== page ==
We were afraid of the oceans, me and kene we were scared that its quintessence would consume us and somehow remind us of the past. The past was like a distant memory that we wanted to forget. The past reminded us of a time when were not beasts, a time when we were boys. We loved the oceans; we would run by the piers, our worn out clothes billowing in the wind, our feet wet with happiness, our hearts filled with laughter and our souls burning with childlike fire. Kene and I never slept or at least that’s what my mother would always say, we would stay up at night and play dangerous pranks on people. Kene was always too careful, “Chima, this one is too dangerous na, I don’t think we should do it.” He would say, his small eyes widening. But he was easy to persuade and so I dragged him into all my pranks. One time we scared our teacher, he had been in his room with one of the popular town hookers. “Go harder, give me more, I want you to come inside me” were the words we heard the hooker say before we struck. We pretended to be jungle soldiers and scared him out of his wits. Suddenly our teacher was running in the streets stark naked, screaming that jungle soldiers were around. When he caught us , he couldn’t hide his frustration “why couldn’t you wait until I was done, I was just about to.. Oh I had her I had her, I will make sure you boys pay” he continued to say shaking his head. He punished us afterwards, twenty five fia fia fia’s on our black bare buttocks. “I’m never going on any one of your pranks again” Kene said but ended up following me to the next one. Later on, we would laugh at those times and tell jokes about it. I loved him like the brother I never had. “Me, I want to be a doctor” Kene would say, his small eyes gleaming with hope. “I want to save lives, I don’t want to hurt people, I don’t want to ever be like that. Chima the de-stro-yer,” he winked at me, “I’m sure you want to be a soldier, we will quarrel o.” he laughed, the kind of laugh that showed only his upper teeth.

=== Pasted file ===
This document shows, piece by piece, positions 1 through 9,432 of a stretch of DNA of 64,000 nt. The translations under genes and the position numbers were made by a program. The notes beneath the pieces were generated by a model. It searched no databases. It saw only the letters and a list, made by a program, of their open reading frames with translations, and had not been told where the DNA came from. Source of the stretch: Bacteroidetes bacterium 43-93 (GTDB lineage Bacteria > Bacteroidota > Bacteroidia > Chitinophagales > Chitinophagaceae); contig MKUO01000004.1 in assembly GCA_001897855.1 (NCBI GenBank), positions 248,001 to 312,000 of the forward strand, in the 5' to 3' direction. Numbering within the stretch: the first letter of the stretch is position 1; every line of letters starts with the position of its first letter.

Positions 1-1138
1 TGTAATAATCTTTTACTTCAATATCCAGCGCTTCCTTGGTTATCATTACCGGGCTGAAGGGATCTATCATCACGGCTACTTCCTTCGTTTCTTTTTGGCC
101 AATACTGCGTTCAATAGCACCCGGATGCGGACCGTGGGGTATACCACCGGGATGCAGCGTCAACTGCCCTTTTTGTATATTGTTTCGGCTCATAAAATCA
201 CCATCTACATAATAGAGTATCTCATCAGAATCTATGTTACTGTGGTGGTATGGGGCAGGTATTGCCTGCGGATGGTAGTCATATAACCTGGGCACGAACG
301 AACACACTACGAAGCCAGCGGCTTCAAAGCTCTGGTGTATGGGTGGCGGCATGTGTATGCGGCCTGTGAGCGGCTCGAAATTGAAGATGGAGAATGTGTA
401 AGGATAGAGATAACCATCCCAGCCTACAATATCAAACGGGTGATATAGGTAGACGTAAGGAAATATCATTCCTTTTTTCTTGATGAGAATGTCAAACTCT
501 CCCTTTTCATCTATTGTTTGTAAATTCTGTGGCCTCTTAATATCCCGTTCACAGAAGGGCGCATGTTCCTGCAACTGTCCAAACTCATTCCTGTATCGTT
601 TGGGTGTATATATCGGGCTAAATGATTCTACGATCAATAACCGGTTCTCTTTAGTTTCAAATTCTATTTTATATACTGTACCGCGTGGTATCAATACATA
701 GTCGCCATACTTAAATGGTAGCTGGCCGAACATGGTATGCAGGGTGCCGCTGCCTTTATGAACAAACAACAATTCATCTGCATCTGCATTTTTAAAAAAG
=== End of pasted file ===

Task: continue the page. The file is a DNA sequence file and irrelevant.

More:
“Soldier! biko I don’t have time for that o, I want to be the president” I said, lifting my fists into the air. “I want to lead my country to a better future, I want to change the world.”
“Don’t worry Chima, when the stars come out to play, we’ll change the world together,” he pointed to the dark skies and locked his hand in mine. The skies turned fountains as the water rained down on us, we ran into the jungle, our voices belting out screams of joy, we huddled ourselves under the leaves, the drops freezing our skin and the rain kept on falling. We weren’t just friends we had become brothers.
“You are just like your father,” my mother would sometimes say – always with a faint smile “I just wish you had got to know him”. She didn’t like to talk about him too much; vague references about him were enough for her. But when she did talk about him, her words would slow down, its syllables yoked too closely as though something held it back from being said too loosely. “You know when your father died, his Ummuna threatened to take all his property from me if I didn’t marry one of his brothers, tufiakwa I rather eat my shit than marry one of those drunkards. Nobody except for kene’s late mother stood by me, your father’s brothers left me with nothing, they threw me out, shaved my hair, they said I killed my own husband. M na- ahapu ha maka chineke. Chima I’m not training you to behave like that to other women o. I na – anu m.”
“Yes mama” I replied, holding my ears as she spoke the words more gravely.